After a long morning swim, we were happily relaxing in our cockpit when we both heard the distinctive sounds of bounding baitfish that could only mean one thing, a Dorado. Instinctually we jumped into action. Brian grabbed the rod which was thankfully close and ready to launch. The 10lb male Dorado swam only feet away from Echo’s beam. Brian casted in front of his path. As soon as the gear landed, feeling the vibrations, the Dorado turned 90 degrees, jumped instantly, hoping to spot the direction of escaping needlefish. As we witnessed this all from five feet above, Brian reeled faster and within a moment the Dorado was hooked! It was an incredible fight, including the aerial show one would imagine. We were completely honored to land this fish. Adrenaline pumping (especially from Lauren), and still in disbelief, we took care, as always, to clean him and get the meat in the freezer as soon as possible. Feeling as though we had enough fish, we graciously put the lines away and enjoyed the experience of watching them cruise the anchorage, creating a pop-corning fish frenzy that’s hard to ignore. We’ve thoroughly enjoyed witnessing these feedings in such crystal clear water several times a day. From the vantage point of our boat we are able to watch it all and the wild nature of the Baja continues to amaze us.
Slowly moving south, we found ourselves staying at another beautiful anchorage for a while. Being a popular one, we squeezed into a little nook, thankful for our range finder, helping us with determining distances (since everything looks SO much closer when on the water). We were thankful to catch up with some buddy boats, feeling happy to be plugged into such a connected and happy community. We were thrilled to participate in another raft-up, but this time we had met some really interesting ladies camping on the beach from Denmark and Germany, traveling in a Unimog that one of the ladies, Brita, built in Germany and shipped over to Canada. We invited them to a bocci game with all the sailors and then to the raft up and were thankful to share the unique experience with them.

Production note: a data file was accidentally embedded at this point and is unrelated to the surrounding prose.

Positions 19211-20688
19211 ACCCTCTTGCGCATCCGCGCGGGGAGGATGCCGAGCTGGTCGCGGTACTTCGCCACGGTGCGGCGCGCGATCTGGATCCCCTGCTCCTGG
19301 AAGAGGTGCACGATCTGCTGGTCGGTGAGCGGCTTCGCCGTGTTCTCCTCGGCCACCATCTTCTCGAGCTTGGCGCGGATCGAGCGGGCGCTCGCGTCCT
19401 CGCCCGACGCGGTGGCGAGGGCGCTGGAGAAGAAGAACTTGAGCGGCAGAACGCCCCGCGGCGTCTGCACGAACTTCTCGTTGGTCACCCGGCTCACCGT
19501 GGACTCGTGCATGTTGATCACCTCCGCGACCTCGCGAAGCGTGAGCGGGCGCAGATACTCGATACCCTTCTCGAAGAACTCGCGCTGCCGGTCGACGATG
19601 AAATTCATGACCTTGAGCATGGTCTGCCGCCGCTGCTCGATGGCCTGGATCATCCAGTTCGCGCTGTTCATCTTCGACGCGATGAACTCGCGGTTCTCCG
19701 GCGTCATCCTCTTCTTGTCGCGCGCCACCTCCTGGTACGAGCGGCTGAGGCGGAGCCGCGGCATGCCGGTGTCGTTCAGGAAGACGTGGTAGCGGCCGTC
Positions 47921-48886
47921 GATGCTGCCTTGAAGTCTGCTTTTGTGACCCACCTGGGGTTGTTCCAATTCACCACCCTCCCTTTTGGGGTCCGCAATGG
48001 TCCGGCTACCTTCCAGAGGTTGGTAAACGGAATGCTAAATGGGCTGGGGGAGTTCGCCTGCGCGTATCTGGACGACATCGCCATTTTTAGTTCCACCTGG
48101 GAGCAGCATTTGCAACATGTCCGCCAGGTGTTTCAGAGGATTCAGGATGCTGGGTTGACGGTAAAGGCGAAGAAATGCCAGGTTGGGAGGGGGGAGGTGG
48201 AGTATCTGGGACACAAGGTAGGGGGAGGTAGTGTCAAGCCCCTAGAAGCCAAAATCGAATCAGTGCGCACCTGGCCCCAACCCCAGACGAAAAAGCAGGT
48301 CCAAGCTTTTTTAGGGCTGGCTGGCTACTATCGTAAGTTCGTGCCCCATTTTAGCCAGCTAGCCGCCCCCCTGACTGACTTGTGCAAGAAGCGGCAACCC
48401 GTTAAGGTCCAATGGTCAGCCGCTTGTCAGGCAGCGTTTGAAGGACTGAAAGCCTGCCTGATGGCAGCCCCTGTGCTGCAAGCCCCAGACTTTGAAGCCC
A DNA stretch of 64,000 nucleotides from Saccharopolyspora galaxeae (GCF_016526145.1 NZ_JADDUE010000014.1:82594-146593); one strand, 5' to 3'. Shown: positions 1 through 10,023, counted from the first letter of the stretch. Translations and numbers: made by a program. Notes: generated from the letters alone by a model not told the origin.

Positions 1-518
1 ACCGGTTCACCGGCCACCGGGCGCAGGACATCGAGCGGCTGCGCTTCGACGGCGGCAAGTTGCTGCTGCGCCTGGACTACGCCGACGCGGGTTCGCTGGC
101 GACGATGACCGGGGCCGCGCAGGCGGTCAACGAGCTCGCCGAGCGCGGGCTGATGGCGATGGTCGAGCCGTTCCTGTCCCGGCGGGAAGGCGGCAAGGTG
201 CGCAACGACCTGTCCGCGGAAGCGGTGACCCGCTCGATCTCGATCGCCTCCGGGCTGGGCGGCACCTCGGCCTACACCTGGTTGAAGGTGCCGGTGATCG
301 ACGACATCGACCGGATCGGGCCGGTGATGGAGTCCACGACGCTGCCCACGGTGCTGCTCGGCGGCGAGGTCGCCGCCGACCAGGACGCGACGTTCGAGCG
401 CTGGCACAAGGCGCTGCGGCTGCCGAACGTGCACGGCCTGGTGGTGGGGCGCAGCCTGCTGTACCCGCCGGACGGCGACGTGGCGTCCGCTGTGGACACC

The anchorage has three big lobes and the ladies were staying in a different lobe than us. As we drove them back at night, the swells were bigger near their beach and we knew we wouldn’t be able to make the beach landing, especially in the dark. Unfortunately for the girls, (but thankfully dressed accordingly) they had to bail overboard in the dark waters, but with good attitudes and positive spirits, they did it, laughing and joking back to the beach.
Right time, right place, once again hanging out in the cockpit, a spontaneous guitar session started with a local 16 year old boy that a fellow cruiser has been helping after recovering from brain surgery. This little boy, Miguel, was adorable and he loved being on Echo. Brian and a fellow cruiser enjoyed teaching him some basics on the guitar. We gave him snacks to-go and even a pair of sunglasses. With enthusiasm he asked if Brian could play with him again the next day, and Brian happily agreed. The next day the whole family showed up at the beach with hopes of hanging out on Echo for the afternoon. Brian did a great job of handling the situation, taking them all for a dinghy ride, grabbing his guitar and playing with Miguel at the beach. Afterward, it was interesting to find out more about this village from a local cruiser’s perspective that had spent many years there. Listening to them talk about all the projects around the village that they’ve helped with over the years was inspirational.
We shared the anchorage with another boat very similar to Echo that completed the most amazing circumnavigation with 4 young kids aboard. We were lucky enough to join them one evening for cocktails, get the boat tour, and pick their brains for a few short hours. It was amazing to hear about their journey of a lifetime and how they wouldn’t change a thing. We loved the routes they took, generating new ideas for us, which is a blast to talk and dream about. As we cruise further south, it’s nice to be around more boats that have embarked on such adventures.
With the freezer still full, Brian happily went out fishing with his fly rod. After tying a few new homemade flies, he was looking forward to the zen of casting. As he approached one of his favorite fishy hot spots, he was beyond excited to see surface-feeding dorado. After two casts and two nice dorado landed and released, he called Lauren on the VHF radio asking if she wanted to come share this amazing moment. Just as described, it only took one cast and Brian had landed another Dorado. There wasn’t just Dorado though, as the waves peaked we could see dorado and rooster fish aggressively chasing Brian’s “Dorado Candy”. When the fishing session was done, he had caught several dorado, roosters, a sierra mackerel, and a jack crevalle. To make this day even more grand, an enormous butterfly hatch was going off and the entire horizon was full of yellow butterflies.